An environmental expert has written a book about how to be more “green” in everyday life. Greening is a big topic. An important topic. An overdone topic. So, what’s new and different? Why should this person be booked instead of one of many experts in this area? The answer is that this author has taken green to the extreme. He built his house from garbage, traded his gas-guzzling car for roller blades, and forced his family to go green with him by dining only on foods found in restaurant dumpsters. He’s also offering to “green” a viewer’s home for free. Producers love being able to offer something to their audience.

The author of a book on self-defense might have given a karate demo in the studio. Ho-hum. But instead this author has a great hook: surprise attack. He starts by offering to teach four people how to defend themselves from a mugging. Then, days later, when they least expect it, these students are “mugged.” The attack is secretly taped to see how his students do. Crazy? Absolutely. A great hook? Absolutely. This author got booked on Oprah several times.

Another writer has a book called Everyday Nutrition. The title alone puts us to sleep. But one chapter buried in the back of the book is about food you can eat that will grow hair on a bald head. The chapter is called “Eat, Drink and Be Hairy.” Also buried inside the book is a list of smoothies you can mix up that will help a couple ensure the sex of their unborn child. That chapter is called “Gender Blenders.” OK, now we’re paying attention. This writer needed to forget pitching the book and pitch only those chapters.

What if the book you want to pitch is a novel? Well, that’s a tough one. Unless you’re Stephen King or John Grisham, it’s hard to convince any show to talk about a novel that isn’t also a cultural phenomenon. So, now you have to look inward. Is there a personal author’s story that is bookable? Before the original Harry Potter novel became a huge success, the tale of J.K. Rowling as a struggling single mom—on the dole and writing in a coffee shop because there was no heat in her dingy apartment—got people talking about her and her book in the magazines and papers.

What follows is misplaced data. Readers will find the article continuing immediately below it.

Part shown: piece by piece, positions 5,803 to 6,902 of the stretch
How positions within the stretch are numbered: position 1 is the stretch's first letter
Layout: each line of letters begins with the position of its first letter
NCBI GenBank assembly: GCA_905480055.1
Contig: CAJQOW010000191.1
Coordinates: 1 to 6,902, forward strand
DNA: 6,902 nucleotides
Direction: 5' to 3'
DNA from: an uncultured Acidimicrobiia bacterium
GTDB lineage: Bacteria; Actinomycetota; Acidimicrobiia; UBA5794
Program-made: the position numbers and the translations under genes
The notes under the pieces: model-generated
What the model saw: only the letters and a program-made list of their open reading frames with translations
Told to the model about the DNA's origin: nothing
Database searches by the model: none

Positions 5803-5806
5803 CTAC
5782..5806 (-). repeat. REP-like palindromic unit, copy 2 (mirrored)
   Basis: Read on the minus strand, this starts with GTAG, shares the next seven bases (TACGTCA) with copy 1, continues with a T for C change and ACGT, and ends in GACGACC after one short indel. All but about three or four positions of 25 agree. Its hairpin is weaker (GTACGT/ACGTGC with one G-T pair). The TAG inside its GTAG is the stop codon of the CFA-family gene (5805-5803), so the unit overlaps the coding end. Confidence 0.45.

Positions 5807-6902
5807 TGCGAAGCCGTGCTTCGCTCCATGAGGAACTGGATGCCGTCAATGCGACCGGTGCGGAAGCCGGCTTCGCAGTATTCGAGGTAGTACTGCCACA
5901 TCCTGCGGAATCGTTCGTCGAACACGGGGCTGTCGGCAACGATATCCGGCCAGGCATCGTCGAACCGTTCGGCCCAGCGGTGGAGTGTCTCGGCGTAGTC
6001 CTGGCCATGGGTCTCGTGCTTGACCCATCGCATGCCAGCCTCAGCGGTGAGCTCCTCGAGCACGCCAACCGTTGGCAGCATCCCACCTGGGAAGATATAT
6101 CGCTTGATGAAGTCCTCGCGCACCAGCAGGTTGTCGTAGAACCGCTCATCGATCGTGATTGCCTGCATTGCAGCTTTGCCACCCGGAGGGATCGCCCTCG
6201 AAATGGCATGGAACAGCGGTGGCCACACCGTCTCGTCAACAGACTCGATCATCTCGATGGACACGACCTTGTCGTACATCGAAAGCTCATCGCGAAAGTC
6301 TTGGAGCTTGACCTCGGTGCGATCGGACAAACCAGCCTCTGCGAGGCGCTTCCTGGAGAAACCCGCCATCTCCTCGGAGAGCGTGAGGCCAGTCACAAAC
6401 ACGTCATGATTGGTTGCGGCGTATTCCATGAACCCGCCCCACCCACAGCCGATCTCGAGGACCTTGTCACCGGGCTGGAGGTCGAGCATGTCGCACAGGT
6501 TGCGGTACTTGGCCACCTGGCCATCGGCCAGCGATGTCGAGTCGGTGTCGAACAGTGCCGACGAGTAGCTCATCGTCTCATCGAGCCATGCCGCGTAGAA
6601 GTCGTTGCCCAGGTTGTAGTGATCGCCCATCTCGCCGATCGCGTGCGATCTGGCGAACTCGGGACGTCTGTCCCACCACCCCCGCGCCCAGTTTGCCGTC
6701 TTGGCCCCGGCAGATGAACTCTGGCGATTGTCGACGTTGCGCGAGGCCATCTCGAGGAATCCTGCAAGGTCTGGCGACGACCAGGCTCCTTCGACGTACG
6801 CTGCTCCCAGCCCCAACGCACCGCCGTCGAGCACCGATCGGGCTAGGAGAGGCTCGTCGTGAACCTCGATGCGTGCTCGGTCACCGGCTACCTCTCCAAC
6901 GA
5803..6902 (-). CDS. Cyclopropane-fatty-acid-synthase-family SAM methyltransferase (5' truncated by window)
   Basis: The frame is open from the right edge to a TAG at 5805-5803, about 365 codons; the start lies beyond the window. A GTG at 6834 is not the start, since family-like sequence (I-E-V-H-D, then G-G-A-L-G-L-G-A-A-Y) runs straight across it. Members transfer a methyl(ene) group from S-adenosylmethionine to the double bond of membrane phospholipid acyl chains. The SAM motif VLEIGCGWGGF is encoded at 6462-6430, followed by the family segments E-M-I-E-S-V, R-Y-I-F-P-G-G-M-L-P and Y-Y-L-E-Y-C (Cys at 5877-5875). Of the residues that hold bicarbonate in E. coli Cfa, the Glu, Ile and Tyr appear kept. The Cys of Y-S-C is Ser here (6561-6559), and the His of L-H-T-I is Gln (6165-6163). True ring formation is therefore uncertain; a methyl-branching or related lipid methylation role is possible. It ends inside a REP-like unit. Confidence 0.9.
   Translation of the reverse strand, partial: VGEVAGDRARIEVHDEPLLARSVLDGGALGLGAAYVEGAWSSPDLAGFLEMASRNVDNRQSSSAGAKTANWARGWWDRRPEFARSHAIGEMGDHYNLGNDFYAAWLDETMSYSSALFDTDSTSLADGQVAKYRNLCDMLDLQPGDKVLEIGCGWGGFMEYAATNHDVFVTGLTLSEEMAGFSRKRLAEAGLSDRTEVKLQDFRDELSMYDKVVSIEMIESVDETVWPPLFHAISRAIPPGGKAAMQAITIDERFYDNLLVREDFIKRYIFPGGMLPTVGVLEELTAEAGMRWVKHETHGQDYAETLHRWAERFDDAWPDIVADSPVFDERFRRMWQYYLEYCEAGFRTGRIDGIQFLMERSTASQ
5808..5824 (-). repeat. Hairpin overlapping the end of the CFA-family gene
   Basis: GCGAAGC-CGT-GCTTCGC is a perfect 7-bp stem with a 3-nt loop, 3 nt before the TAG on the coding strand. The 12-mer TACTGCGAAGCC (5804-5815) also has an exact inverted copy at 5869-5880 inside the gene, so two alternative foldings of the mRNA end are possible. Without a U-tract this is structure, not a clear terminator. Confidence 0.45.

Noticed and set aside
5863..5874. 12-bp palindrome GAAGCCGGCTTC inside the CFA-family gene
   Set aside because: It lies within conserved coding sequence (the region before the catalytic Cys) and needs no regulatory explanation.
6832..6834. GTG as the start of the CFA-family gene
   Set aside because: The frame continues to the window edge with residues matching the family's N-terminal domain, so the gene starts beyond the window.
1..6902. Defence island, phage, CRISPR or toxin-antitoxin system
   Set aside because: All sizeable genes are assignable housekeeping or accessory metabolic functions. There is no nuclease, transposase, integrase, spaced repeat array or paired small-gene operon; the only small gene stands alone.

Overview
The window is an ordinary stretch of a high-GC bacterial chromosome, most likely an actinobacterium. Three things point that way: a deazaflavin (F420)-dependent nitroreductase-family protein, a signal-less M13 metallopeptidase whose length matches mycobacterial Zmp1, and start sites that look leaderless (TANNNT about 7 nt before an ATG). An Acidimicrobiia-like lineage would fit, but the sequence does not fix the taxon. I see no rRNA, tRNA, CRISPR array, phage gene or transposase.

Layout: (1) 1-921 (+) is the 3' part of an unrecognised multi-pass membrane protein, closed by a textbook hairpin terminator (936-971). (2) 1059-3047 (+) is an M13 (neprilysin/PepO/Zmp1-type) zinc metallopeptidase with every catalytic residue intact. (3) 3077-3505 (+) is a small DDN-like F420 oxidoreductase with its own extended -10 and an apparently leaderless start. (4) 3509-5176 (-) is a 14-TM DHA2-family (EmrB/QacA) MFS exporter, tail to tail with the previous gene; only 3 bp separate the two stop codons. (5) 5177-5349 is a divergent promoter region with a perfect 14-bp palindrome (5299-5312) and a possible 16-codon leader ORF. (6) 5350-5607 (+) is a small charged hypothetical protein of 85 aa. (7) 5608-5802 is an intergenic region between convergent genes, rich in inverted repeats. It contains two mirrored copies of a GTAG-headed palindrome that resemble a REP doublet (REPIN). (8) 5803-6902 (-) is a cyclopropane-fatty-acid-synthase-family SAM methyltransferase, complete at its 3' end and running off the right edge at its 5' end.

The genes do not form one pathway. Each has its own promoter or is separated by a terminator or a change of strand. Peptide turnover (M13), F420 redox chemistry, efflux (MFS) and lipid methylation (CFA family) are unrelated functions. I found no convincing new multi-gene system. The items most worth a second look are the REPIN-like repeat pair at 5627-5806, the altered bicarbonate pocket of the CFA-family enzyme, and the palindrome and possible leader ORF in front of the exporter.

If your personal story isn’t that colorful, how about someone else’s personal story that’s relevant and that you can tell? Something you can use for show-and-tell? Some free service related to your book that you can offer?

Some people wouldn’t recognize their hook if it hit them in the head. But every book has one, even though finding it may be like excavating for a hidden treasure buried way down deep. Think of your hook as simply a way to get you in the door to publicize your book, a way to get to Yes.

The authors are partners in MediaWise (mediawise-consulting.com; 310/745-0304), which provides media coaching, TV booking basics, and media-platform development for authors and experts who want to expand their reach to television, radio, and the Web. Karen Melamed has executive-produced several TV shows and was a producer on the Oprah Winfrey Show. Barbara Wellner has been a TV executive and executive producer and was instrumental in starting up the F/X network. LeGrande Green was a producer on The Oprah Winfrey Show for eight years and has won four Daytime Emmy Awards.